This article is more than 1 year old

Hyperconverged upstart Scale slurps $18m from cash-happy VCs

One thousand customers a good base for a business build-out

ABS Capital has led an $18m funding round for hyperconverged system startup Scale Computing, so it can (try) to spread its business around the globe.

Hyperconverged systems in Scale's case combine server, storage and virtualisation software elements in an appliance-like system for mid-market customers.

Scale says its clustered HC3 system is scalable, self-healing, highly available, and as simple to manage as a single server.

The product can be installed in less than 60 minutes and it can be expanded and upgraded with no downtime, it claims.

This is a nine-year-old startup operating in a hot sector with total funding of more than $63m. The extra cash will be "used to help quickly deliver innovative new products to global customers."

"Our investment in Scale Computing is intended to help it implement growth strategies that will better allow it to deliver its solutions to midmarket organisations around the world," said ABS Capital general partner Laura Witt.

This seems a business build-out round then, with CEO and co-founder Jeff Ready, saying: “The investment ... allows us to escalate our business plan and further penetrate the midmarket with these solutions."

Scale isn't promising enterprise data centre simplification and revolution, like the vastly richer Nutanix ($312.6m funding) and Simplivity ($276m funding).

Instead it is competing with the EVO: RAIL crew, VMware partners basing their hyperconverged sytstems on VSAN, and offering its small and medium business customers IT systems that reduce operational complexity and, dramatically it claims, costs.

The lower cost is helped by there being no virtualisation software to license (it uses an embedded KVM based hypervisor) and no external storage to buy. As far as storage is concerned Scale documentation states:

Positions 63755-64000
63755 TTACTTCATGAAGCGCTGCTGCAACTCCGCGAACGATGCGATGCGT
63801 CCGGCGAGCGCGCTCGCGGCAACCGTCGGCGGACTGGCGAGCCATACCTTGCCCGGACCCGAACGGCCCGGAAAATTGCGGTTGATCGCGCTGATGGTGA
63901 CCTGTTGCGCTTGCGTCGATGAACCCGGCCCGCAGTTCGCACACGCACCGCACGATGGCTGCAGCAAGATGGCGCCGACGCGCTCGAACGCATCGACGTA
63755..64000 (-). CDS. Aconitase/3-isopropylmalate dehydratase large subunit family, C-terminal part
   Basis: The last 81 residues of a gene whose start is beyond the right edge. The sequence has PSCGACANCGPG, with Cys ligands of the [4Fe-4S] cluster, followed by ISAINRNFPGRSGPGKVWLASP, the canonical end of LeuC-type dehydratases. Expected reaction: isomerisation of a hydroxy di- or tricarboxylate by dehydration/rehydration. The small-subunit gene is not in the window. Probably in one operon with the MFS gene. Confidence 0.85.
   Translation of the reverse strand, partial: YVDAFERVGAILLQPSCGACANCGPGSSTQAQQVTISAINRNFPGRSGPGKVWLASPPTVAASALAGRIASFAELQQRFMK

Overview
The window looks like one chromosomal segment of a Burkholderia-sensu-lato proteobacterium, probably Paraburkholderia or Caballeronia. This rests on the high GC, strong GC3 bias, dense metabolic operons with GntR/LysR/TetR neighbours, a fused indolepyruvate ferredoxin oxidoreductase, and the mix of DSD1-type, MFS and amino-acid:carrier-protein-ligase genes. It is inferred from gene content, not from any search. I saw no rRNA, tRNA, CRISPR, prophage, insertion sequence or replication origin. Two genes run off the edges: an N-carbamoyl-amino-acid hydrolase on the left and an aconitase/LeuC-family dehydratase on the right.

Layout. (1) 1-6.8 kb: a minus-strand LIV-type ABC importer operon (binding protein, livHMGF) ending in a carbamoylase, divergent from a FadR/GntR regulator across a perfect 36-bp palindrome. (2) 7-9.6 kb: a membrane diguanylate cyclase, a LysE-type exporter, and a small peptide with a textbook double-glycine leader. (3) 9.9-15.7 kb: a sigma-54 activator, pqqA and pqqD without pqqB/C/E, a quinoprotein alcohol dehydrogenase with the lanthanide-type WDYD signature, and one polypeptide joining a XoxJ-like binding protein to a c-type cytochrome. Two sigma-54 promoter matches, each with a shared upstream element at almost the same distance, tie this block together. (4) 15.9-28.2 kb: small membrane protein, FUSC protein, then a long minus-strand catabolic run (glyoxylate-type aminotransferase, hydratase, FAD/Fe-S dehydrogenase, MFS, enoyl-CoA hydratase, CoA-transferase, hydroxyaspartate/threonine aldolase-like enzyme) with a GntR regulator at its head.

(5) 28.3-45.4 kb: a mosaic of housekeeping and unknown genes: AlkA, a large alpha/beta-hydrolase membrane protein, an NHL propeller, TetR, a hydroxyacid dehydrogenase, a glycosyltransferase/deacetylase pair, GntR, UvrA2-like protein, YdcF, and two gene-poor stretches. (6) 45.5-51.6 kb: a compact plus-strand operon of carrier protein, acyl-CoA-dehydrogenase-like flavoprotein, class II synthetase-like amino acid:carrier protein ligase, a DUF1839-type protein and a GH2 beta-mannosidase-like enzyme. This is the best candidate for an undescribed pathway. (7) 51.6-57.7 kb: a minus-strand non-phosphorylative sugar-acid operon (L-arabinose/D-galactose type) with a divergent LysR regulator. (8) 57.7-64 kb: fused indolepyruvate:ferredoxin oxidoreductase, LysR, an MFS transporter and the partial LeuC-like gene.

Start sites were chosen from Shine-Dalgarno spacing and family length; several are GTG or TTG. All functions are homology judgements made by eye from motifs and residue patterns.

The storage layer is not a Virtual Storage Appliance or VSA but instead interfaces directly with the hypervisor allowing data flows to benefit from zero copy shared memory performance.

Nor is SCRIBE simply a re-purposed file system with the overhead introduced by local file/file system abstractions such as “virtual hard disk files” that attempt to act like a block storage device.

Performance killing issues such as disk “partition alignment1” with external RAID arrays go away. Arcane concepts such as storing VM snapshots as “delta files” that later have to be merged through I/O killing brute force reads and re-writes are a thing of the past.

Scale Computing was founded in 2006 and says it has has more than 1,000 customers across a number of verticals; health care, education, manufacturing, financial services, and government, for example.

Its funding history looks like this:

  • 2009 – $3m and $2m
  • 2010 – $9m and $17m
  • 2012 – $12m
  • 2014 – undisclosed amount
  • 2015 – $18m

Scale system details and pricing. Click image to relax your eye strain.

Check out HC3 product specs here and Scale's software here. ®

1 Virtual disk block alignment problems can happen when you try to represent a virtual block device as a file sitting on a file system with its own different block size, which itself ultimately will sit on top of some other physical or logical block storage that may have its own block size and physical data layout.

More about


Send us news

Other stories you might like